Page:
Gypsies

The word 'gypsy' in the English language comes from the word 'Egyptians' which is what the British called the people of the Romani when they arrived in Europe and Britain in the 1400's to 1500's AD It was thought that they had come from Egypt.  In actuality the Romani had left India over one thousand years ago.  No one knows for certain why the original Roma began their great wandering from India to Europe and beyond, but they have dispersed worldwide, despite persecution and oppression through the centuries. 'Romani' in the tongue of the Rom means 'a man of our own race', and the Romani were (and still are) very independent. They did not mix or assimilate into European society and clung to their migratory mode of existence long after the other Europeans lived in settled communities.

Treated with suspicion, hostility and hatred by the townspeople, the Rom moved from place to place in "kumpania" or family units, sometimes called 'hordes'. Vividly painted and decorated gypsy caravans and wagons would have been a common site moving along country roads. Although the "gaje" - a gypsy word for anyone who was not a Rom - treated them as if they were all the same, Rom society was complex and tribal. There were four main 'hordes' or tribes; the Lowara, the Tshurara, the Kalderasha and the Matchvaya, which did not always see eye to eye with each other, and would often fight if they met on the road. Other groups include the Romanichal, the Gitanoes (Calé), the Sinti, the Rudari, the Manush, the Boyash, the Ungaritza, the Luri, the Bashaldé, the Romungro, and the Xoraxai. The first European descriptions of the Roma upon their entering Europe emphasized their dark skin and black hair. Through integration with Europeans over the centuries, Roma today can also be found with light skin and hair.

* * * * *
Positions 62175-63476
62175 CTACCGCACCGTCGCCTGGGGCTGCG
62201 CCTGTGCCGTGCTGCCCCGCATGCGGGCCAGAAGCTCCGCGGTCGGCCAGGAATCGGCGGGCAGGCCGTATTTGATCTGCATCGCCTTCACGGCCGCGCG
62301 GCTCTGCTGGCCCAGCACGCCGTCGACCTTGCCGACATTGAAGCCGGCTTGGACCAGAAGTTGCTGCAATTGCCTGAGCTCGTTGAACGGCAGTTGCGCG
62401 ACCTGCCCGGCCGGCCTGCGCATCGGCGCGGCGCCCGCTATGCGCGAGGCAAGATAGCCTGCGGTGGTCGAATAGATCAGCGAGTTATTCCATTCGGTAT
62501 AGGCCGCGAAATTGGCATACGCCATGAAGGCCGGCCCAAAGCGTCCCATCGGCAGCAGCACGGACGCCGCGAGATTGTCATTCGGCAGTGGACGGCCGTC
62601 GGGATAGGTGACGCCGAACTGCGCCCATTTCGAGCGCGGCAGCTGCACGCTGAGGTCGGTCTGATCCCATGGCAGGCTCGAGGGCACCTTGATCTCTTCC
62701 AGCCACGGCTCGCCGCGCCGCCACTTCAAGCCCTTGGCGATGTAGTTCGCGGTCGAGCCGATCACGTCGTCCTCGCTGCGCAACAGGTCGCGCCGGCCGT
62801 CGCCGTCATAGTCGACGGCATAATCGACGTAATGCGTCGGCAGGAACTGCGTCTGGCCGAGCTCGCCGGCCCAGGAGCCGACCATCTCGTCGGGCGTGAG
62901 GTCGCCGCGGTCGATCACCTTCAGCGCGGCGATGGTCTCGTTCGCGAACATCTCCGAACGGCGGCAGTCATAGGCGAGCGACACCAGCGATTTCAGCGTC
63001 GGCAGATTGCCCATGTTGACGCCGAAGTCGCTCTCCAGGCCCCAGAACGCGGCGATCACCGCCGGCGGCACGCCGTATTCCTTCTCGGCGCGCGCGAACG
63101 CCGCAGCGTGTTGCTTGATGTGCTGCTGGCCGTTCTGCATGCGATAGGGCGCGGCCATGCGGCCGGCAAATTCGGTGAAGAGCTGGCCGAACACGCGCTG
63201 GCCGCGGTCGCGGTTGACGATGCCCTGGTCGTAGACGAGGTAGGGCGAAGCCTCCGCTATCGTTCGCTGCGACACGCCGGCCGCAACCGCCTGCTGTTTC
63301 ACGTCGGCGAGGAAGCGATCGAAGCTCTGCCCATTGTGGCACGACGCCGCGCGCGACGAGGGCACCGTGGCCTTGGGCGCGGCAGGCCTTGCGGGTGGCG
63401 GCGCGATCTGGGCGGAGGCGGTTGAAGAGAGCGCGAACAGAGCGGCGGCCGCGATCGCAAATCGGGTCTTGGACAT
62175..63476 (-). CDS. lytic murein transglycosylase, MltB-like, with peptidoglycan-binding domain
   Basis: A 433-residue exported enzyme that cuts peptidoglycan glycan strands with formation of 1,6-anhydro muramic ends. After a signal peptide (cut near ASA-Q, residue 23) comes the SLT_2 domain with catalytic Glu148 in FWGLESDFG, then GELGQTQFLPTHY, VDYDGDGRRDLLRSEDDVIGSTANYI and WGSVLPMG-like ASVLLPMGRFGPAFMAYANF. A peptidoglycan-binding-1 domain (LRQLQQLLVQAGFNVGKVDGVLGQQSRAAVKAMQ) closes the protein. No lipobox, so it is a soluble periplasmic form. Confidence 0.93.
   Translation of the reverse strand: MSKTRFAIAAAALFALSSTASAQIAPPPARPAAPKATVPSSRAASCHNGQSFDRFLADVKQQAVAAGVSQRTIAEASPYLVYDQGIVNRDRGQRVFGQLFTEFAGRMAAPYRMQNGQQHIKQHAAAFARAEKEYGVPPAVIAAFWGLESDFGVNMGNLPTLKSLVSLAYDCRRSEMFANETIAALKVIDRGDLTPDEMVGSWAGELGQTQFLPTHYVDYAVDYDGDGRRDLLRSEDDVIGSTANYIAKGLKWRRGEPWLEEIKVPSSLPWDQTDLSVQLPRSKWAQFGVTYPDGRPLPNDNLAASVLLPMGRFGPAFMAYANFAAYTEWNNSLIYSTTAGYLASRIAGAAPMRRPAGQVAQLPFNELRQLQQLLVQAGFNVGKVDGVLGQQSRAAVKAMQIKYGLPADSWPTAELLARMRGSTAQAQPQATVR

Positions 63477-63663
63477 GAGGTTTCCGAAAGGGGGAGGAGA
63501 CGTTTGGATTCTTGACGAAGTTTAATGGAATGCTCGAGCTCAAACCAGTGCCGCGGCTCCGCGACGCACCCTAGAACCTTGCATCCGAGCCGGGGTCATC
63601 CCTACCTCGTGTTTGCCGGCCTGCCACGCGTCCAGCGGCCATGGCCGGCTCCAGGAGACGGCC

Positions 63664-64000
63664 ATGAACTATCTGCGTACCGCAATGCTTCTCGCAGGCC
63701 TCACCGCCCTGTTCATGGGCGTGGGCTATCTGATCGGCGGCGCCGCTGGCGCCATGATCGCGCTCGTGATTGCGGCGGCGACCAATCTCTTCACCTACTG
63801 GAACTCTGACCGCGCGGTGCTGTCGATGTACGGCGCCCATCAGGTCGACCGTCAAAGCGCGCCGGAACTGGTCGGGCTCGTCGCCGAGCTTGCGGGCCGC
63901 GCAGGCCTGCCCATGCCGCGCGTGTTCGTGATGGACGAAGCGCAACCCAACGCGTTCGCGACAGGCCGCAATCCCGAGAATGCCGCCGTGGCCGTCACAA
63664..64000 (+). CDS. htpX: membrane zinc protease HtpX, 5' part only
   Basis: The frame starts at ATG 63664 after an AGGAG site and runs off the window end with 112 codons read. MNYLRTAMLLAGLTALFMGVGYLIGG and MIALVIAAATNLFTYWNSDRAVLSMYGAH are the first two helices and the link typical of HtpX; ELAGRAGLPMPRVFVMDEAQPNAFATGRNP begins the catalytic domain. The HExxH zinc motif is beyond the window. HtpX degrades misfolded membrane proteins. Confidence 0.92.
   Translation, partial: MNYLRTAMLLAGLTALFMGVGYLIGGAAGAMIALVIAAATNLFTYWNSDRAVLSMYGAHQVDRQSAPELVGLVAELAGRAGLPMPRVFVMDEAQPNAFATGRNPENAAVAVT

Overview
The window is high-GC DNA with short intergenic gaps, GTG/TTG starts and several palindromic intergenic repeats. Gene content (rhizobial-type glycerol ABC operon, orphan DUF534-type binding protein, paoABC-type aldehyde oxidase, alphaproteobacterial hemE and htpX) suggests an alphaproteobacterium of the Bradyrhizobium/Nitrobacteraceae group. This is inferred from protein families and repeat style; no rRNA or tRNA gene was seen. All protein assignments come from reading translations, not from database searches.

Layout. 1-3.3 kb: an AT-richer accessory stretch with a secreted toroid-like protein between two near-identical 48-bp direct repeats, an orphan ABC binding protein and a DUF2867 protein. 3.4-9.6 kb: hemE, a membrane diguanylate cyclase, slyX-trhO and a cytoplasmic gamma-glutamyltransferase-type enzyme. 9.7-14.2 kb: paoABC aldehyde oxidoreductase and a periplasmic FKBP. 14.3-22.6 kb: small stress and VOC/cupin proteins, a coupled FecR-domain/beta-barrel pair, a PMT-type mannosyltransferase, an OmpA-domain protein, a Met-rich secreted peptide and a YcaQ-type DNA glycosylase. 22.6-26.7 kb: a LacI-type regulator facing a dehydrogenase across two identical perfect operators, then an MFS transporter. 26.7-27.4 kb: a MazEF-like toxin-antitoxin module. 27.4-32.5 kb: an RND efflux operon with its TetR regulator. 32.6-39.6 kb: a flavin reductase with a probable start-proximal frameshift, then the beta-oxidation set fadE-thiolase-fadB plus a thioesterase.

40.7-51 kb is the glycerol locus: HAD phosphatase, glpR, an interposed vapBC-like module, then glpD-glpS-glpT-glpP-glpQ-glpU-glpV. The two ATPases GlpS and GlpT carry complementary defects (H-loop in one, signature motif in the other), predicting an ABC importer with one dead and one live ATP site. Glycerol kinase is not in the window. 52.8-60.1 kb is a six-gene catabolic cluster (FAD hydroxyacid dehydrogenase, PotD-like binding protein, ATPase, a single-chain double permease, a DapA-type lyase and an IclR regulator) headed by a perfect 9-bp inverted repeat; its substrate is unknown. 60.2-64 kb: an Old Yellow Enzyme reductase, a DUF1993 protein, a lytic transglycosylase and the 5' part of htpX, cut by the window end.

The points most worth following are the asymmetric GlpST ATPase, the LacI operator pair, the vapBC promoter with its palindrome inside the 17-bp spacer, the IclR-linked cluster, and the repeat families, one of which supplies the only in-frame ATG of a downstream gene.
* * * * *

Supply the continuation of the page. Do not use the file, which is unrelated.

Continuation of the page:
The Romani language, which is a derivative of Sanskrit, was common to all tribes and all countries in which they lived. As recently as 1970 an English gypsy was taken to Europe and was able to communicate with similar gypsy people in countries different as Spain and Czechoslovakia.

Romani culture is diverse and there is no universal culture per se, but there are attributes common to all Roma: loyalty to family (extended and clan); belief in Del (God) and beng (the Devil); belief in predestiny; Romaniya, standards and norms, varying in degree from tribe to tribe; and adaptability to changing conditions. Integration of many Roma into gajikané (non-Roma, or foreign) culture due to settlement has diluted many Romani cultural values and beliefs. Not all tribes have the same definition of who and what is "Roma." What may be accepted as "true-Roma" by one group may be gadjé to another. Romani culture is diverse, with many traditions and customs, and all tribes around the world have their own individual beliefs and tenets. It would be invalid to generalize and oversimplify by giving concrete rules to all Roma. Despite what some groups may believe, there is no one tribe that can call themselves the one, "true" Roma.

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Credit: Patrin
I am not an expert on the Romani culture, but if you would like more information, please visit Patrin